The waiting in the lead-up to the Lips' set was unbearable, so the Bohannon crew holed up in the artist lounge with a bottle of Jack Daniels until the time came. When called up for my performance, I was warned about the chance of epileptic seizures brought on by the lights, then promptly handed a giant jet-pack to wear inside the 10-foot tall non-porous inflatable Santa. And so it was that I found myself running amok for the next hour, with a stomach full of straight Tennessee Whiskey and a load of Atlanta-brewed heaven in a cup. Although my field of vision inside the suit included only the 12 inches or so directly in front of me, I managed to wiggle my way around and pull it off looking famously in the process. Experiencing the Flaming Lips from the stage is a whole other animal - looking out into a sea of crazed fans is something The Flaming Lips experience every night they play out, and it is something I will forever be envious of. In Georgia the band ripped through usual setlist inclusions such as "Yoshimi Battles the Pink Robots," "She Don't Use Jelly," and "Fight Test." The confetti flew, the horns blew, and the giant bubble floated through space - it was a beautiful extravaganza of unparalleled quantity that marked the highlight of at least one Santa's weekend, if not his entire life.

Bringing an end to my hanging around backstage and getting pictures and chatting it up with Mr. Wayne Coyne, The Album Leaf commenced their set across the way, delivering their reverberated melodies into a night of brisk weather - the perfect combination and come down from the Flaming Lips high. As the joints blazed and feet slowly shuffled, Jimmy LaVelle and company played glitch-Rhodes melodies new and old, their setlist running from the debut record, An Orchestrated Rise to Fall, to the latest, Into the Blue Again, and each cut carried more of a presence live than on tape. As the day ended, we made our way across the small valley into our dew-dappled tents to freeze the night away, laying and reminiscing about the day's absurdly fun qualities.


Saturday 10.13
Waking up on Saturday was sort of like waking up in a never-ending dream. Friday night's events were still a bit surreal, but realizing there was still music to be heard helped ease the shock and set the day into motion.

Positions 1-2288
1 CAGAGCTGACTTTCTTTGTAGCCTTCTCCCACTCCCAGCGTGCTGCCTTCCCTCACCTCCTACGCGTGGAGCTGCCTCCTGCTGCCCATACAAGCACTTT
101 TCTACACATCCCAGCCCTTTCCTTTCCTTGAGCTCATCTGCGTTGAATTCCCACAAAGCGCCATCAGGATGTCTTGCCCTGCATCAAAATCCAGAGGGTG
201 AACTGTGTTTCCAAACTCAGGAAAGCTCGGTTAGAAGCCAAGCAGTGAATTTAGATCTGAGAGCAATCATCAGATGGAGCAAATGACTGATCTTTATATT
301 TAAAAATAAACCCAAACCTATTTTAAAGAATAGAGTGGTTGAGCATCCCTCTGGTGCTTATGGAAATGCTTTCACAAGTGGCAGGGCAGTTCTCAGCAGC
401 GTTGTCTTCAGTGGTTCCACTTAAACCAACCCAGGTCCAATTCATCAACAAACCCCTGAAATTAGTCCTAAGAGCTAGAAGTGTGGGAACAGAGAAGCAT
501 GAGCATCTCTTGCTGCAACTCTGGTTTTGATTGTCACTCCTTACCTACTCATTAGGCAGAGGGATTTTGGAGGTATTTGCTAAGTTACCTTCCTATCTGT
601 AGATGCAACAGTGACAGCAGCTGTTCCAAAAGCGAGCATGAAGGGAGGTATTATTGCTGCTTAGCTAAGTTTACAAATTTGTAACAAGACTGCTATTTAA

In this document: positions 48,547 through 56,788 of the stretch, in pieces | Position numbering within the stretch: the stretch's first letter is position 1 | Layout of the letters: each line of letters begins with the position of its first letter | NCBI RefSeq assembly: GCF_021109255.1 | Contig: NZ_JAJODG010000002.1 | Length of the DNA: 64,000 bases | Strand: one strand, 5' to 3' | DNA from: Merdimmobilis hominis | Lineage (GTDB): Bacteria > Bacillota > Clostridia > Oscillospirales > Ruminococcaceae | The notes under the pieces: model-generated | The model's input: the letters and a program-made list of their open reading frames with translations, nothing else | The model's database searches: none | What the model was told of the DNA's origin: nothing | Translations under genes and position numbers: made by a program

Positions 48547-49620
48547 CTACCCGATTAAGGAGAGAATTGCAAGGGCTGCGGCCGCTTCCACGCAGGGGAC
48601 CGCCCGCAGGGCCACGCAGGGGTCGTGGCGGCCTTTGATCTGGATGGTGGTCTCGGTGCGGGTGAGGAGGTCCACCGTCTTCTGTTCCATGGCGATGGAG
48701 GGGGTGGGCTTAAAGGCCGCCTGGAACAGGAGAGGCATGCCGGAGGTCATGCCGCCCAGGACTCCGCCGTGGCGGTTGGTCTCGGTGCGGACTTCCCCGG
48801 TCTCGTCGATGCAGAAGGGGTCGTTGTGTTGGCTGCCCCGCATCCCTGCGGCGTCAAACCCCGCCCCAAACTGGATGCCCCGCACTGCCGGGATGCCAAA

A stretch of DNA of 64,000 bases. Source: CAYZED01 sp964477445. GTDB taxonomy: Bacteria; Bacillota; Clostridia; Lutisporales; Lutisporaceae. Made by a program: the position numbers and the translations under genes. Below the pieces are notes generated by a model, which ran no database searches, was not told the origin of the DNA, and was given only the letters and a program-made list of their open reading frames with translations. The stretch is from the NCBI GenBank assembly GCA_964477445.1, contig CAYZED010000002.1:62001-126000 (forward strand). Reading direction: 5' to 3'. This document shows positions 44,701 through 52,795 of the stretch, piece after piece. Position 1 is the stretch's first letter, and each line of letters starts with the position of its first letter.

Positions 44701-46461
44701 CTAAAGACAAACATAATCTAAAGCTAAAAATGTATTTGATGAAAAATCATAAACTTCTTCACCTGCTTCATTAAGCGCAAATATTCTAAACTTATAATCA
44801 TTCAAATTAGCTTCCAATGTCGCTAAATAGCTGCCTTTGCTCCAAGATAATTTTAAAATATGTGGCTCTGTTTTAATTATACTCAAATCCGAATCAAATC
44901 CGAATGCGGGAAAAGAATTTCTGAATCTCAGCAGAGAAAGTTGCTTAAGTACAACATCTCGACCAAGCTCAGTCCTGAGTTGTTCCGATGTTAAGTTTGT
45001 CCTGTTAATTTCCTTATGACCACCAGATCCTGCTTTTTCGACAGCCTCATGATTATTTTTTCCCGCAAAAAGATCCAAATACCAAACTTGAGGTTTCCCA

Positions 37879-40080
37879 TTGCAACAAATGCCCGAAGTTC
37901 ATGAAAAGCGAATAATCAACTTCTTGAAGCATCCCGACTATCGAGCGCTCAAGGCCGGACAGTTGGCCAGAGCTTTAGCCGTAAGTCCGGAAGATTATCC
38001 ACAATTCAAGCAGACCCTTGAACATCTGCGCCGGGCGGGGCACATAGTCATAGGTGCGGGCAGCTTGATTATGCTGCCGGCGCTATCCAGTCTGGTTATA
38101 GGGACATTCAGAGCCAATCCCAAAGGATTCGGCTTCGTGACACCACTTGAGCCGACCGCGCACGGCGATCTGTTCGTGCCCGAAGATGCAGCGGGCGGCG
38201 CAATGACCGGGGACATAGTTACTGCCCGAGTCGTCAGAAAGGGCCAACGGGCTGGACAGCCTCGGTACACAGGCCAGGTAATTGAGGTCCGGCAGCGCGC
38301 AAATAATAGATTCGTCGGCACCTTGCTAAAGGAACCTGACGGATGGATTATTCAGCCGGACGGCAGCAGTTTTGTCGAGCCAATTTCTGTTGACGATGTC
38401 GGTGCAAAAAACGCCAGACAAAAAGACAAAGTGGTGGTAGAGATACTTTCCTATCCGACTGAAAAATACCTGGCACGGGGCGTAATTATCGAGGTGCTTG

Son Volt had the misfortune of playing to a worn-down Saturday afternoon crowd. Jay Farrar and the band embraced the atmosphere and looked just as relaxed as their audience. The seasoned veterans they are, it was evident they know how to read a crowd and played directly to them. The vast majority of their set was built around this year's The Search, but they proved to have a few tricks up their collective sleeve, playing tracks from their Warner Bros. days with Straightaways and Wide Swing Tremolo.

Back in 2005 I could be heard maintaining that Clap Your Hands Say Yeah got entirely too big entirely too fast, a trajectory which didn't allow them the time to develop a tight live show. Considering our rocky past, I was a bit weary of how it would be seeing them on Saturday, but was thankfully impressed by their solidity. It seems as if, two years on, the band has eased in to a comfort zone on the stage, songs like "The Skin of My Yellow Country Teeth" standing out as having improved dramatically since the days of their self-released debut.

In the traditional sense a festival wouldn't be a festival without a few scheduling conflicts - and the Cat Power/Brazilian Girls/Thievery Corporation conundrum was by and large the most significant of the weekend. Hopping into the photo pit, I managed to catch the beginning of a triple-threat of beautiful women, starting off with Sabina Sciubba (Brazilian Girls) in a rabbit suit which soon became a jumpsuit which exposed a bit more than I believe even she intended. Then came the sexy-soul groove set from Cat Power and the Dirty Delta Blues band - members of Delta 72, The Dirty Three, and the Jon Spencer Blues Explosion - Chan Marshall seeming anxious as ever and hesitant to face the crowd. Once started, Marshall's voice is enough to carry a show, especially one that starts with a cover of Frank Sinatra's "New York, New York." Cat Power was strong, but the real action was going down courtesy of the Thievery Corporation set, which featured different singers throughout, changing as the mood shifted stylistically. Everything, ranging from dancehall to Mid-Eastern to down-tempo styles, was included in the set, which garnered the most visible fan appreciation response of the weekend. Did I mention the tremendously attractive belly dancers? Thievery Corporation pulled out all the stops.